CAPE CORAL, Fla. An unprecedented water conservation measure takes effect Friday, but the city’s utilities director wanted it to happen months ago.
Jeff Pearson first recommended on Dec. 19 that City Manager John Szerlag should cut the number of days residents are allowed to water their lawns from two down to one, documents show. He did so again Feb. 3.
But imposing the restriction in December would have been “way too early,” city spokeswoman Connie Barron said.
“Back in December, we really didn’t want to pull the trigger on one-day watering as well because we don’t know, we can’t predict what the weather is going to do over the next four to five months,” she said.
The city, and most of Southwest Florida, is in the midst of severe drought that was declared March 30. Until that date, the drought had been classified as “moderate” since the start of the year.
City officials began asking residents to cut back on watering their lawns in March. That appeared to have a significant effect.
Residents pulled an average of 21 million gallons of water from canals per day in December. Now, they’re only pulling an average of 13.5 million gallons per day.
“So the amount of usage has definitely decreased, so there’s been some response to that, but we just haven’t had any rain,” Barron said.
Only isolated rain is expected over the next seven days, as has been the case for much of the dry season.
About half the water Cape Coral residents use to irrigate their lawns comes from the city’s freshwater canals. But with no rain, water levels are dropping dangerously low. They’re approaching the all-time low of 610 gallons set in 2007.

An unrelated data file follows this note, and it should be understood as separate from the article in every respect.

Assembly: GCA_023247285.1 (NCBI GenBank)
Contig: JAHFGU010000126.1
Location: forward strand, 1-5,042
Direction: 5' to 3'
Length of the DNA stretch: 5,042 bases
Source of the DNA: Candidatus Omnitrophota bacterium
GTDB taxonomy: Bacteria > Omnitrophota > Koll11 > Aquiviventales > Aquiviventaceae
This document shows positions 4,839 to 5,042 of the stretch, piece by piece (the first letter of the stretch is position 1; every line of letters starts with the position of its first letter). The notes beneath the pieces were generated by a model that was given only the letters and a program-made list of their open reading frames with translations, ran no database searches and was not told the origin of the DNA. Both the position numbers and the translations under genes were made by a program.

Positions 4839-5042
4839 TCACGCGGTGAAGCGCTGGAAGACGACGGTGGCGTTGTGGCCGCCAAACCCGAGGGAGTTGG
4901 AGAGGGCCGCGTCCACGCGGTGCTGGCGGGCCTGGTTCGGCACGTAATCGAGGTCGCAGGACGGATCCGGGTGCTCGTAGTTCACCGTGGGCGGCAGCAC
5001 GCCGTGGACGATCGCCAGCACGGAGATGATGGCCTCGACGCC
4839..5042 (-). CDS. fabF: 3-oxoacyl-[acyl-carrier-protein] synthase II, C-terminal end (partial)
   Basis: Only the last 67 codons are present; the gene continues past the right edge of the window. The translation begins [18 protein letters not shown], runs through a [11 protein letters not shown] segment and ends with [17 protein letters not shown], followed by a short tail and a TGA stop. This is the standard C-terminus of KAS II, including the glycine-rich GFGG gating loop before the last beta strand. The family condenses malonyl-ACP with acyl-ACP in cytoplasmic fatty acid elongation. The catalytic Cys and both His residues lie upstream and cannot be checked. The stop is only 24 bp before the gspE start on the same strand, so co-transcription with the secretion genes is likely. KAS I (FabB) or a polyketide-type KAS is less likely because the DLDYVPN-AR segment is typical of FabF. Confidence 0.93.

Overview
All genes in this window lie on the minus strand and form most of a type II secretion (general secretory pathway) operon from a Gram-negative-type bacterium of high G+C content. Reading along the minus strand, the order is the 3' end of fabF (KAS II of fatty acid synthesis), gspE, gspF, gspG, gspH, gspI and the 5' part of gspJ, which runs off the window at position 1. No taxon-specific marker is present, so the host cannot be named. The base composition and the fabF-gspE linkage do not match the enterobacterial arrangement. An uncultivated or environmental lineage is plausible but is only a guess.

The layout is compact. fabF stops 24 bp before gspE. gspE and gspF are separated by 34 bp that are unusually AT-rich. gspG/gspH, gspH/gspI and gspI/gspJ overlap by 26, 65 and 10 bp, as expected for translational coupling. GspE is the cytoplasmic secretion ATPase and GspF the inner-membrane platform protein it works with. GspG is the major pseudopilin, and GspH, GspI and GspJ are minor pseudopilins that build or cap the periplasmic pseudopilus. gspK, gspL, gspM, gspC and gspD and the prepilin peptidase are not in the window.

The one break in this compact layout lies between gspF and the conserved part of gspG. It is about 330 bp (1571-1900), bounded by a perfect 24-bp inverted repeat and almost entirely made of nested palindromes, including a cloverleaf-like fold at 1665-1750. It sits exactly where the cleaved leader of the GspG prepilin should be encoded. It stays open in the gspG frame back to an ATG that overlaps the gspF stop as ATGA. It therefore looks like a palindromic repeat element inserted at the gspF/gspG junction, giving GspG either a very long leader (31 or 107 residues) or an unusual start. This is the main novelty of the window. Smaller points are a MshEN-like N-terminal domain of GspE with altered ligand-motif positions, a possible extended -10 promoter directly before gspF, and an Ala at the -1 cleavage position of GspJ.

If it drops to 500 gallons, pumps stop, affecting the water pressure in more than 800 fire hydrants across the city. That could happen within the next 10 to 15 days.
“We have to be able to supply water to those hydrants whenever the fire department gets a call out to a residence,” Barron said.
The problem isn’t isolated to Cape Coral. The South Florida Water Management District, which covers most of Southwest Florida, last week issued a water shortage warning that asked residents to conserve water, just as Cape Coral did before turning its request into a demand.
It’s a demand that applies only to automatic sprinklers. The first violation elicits a warning. Next comes a $100 fine, then a $200 fine. The last straw is a $400 fine and the disconnection of the watering system.
Hand-watering is still allowed at any time. And a solution may not be far off.
The city is in the midst of a permitting process to bring in water from a mining pit in Charlotte County. That water could be accessible by month’s end.
The shortage isn’t so dire when it comes to drinking water, which comes from a different source. The city estimates it has enough drinking water to last the next 15 to 20 years.
WINK News reporter Kim Powell gathered reaction from residents at Monday’s City Council meeting:
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